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Mister Roberts/B-,B

Warner/1955/122/2.35 ANA

     Life aboard a U.S. Navy cargo ship during the World War II Pacific campaign revolves around Executive Officer Doug Roberts, the sympathetic buffer between the maniacal captain and the ship’s crew. Mister Roberts desperately wants a transfer to combat duty while his Captain is adamant about keeping him as Exec. While the Captain pampers the palm tree awarded the ship for outstanding achievements in cargo delivery, he’s less than solicitous about the conditions under which his crew must work. Helping Roberts keep his sanity is bunkmate Ensign Frank Pulver, whose prime objective is keeping out of the Captain’s sight. Then there’s Doc, who prescribes pills and wisdom with equal sagacity.
     John Ford directed only about half of Mister Roberts before becoming ill. Try as he might the movie remains bound by its stage origins. There is little flow to the action. Mervyn LeRoy who took over from Ford did his best to keep the movie on an even kilter. There’s never a sense that two different hands were guiding the movie. Even the original stage director Josh Logan got to directs a couple scenes in reshoots. The comic elements of the crew positively play like something out of a Broadway musical. That means the chief attraction of Mister Roberts is watching some great pros act.
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Pulver schemes as Roberts listens ©Warner

     Henry Fonda repeats his stage success in the title role of Mister Roberts. Fonda’s easy, laconic style is well suited to Roberts and his portrait is sympathetic. Jack Lemmon is decidedly the most fun as Ensign Frank Pulver. Whether singing a 1940s ditty to himself or planning a new attack on the Captain’s sanctity, Lemmon injects energy into the otherwise lethargic proceedings. William Powell, the erudite interpreter of Nick Charles in The Thin Man, makes his final screen appearance as Doc. Powell’s cynical world-weary delivery is a delight and a welcome compliment to Lemmon’s silliness. James Cagney goes overboard with his posturing as the captain. His vision is narrowed to a corridor somewhere between the cargo hold and his potted palm. His explosions are deadpan slapstick, but Cagney is always fun to watch.
     Jack Lemmon provides commentary on an alternate audio track. It’s a privilege to share Lemmon’s memories of the shoot and the actors. It may not be the best of commentaries, but Lemmon’s stature makes up for whatever it lacks. His commentary builds nicely. In the early scenes, it’s spotty and repetitive, but as he relaxes through the experience, there are some excellent stories. While he is mostly complimentary about the principals involved in Mr. Roberts, he does criticize a technique of director John Ford’s. Ford liked to trick actors into getting performances out of them. Lemmon resents this device, but he relates a story about Victor McLaglen in The Informer and how Ford set him up for a great performance. McLaglen won the Academy Award as Best Actor for the role. There’s no question that Lemmon holds the stars of Mr. Roberts in high esteem as he reminisces about their varied professional styles. There are gaps in the commentary throughout the DVD, but a narrator instructs you to move to the chapter where commentary is picked up again. There’s a huge gap from chapter 16 to chapter 32 with no commentary. On side two of the DVD there is a short remembrance of Henry Fonda narrated by Jane Fonda and also a tape of an appearance of the principals of Mister Roberts on the Ed Sullivan Show.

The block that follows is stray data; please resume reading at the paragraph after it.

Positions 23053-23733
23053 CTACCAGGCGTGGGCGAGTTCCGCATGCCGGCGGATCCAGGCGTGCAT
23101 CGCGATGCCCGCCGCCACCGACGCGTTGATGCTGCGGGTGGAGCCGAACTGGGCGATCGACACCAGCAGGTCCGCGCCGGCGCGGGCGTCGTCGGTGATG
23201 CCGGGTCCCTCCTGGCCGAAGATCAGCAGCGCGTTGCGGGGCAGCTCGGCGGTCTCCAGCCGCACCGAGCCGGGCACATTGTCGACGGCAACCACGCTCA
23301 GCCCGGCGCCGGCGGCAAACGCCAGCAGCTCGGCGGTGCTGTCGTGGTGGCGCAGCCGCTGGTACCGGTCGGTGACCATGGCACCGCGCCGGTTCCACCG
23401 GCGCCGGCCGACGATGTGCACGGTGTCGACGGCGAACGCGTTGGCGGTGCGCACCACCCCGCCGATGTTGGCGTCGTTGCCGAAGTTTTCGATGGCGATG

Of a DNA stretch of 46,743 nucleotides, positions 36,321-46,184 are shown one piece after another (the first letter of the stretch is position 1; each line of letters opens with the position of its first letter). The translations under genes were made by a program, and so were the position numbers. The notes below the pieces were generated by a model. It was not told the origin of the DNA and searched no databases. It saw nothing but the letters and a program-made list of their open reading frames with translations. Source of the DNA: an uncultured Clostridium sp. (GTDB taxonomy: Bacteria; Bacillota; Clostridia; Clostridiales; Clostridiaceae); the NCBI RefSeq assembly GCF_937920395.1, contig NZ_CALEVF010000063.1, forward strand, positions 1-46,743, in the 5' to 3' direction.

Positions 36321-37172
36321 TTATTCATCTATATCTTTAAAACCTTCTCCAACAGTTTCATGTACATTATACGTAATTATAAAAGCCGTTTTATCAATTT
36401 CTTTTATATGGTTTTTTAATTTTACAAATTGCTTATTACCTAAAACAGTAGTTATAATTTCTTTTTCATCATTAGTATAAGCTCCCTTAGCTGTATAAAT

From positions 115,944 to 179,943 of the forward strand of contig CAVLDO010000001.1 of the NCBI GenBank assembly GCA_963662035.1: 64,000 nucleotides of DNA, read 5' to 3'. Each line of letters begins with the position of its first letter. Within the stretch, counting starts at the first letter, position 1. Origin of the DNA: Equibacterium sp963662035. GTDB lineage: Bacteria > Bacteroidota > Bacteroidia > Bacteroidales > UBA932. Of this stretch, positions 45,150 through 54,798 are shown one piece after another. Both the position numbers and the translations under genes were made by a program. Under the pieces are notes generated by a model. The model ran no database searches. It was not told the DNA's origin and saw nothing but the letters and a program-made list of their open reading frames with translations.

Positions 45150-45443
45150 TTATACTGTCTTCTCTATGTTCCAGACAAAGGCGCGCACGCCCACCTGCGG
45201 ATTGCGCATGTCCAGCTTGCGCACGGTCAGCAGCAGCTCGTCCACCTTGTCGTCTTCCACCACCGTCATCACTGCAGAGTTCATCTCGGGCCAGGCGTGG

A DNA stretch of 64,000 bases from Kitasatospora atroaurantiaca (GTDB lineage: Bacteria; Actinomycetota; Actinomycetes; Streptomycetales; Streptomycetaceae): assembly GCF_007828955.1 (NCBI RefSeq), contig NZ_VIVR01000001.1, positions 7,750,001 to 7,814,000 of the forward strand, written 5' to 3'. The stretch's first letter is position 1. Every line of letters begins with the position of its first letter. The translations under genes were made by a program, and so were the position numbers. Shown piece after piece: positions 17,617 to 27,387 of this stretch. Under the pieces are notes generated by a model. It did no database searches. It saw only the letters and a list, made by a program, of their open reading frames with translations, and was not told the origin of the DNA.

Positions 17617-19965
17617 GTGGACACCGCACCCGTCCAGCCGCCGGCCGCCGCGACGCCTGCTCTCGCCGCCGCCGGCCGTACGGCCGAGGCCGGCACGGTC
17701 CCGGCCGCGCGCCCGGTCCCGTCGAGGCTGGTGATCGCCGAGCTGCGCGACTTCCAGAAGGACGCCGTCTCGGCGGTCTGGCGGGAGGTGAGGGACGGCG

Presented in 2.35 anamorphic widescreen, Mister Roberts is a welcome addition to the DVD library. Historically, the film boasts several screen legends as part of the cast. Warner Home Video should be commended on making a new transfer of the film for DVD. The source material for the transfer is quite good. Some scenes are a bit too grainy, but the overall look is pleasing. The transfer never injects itself between the viewer and the film. Images are reasonably sharp, colors adequately saturated. The soundtrack has been remastered in Dolby Digital 5:1. Dialogue is easy to understand and the Franz Waxman score, though not extensive, sounds fine.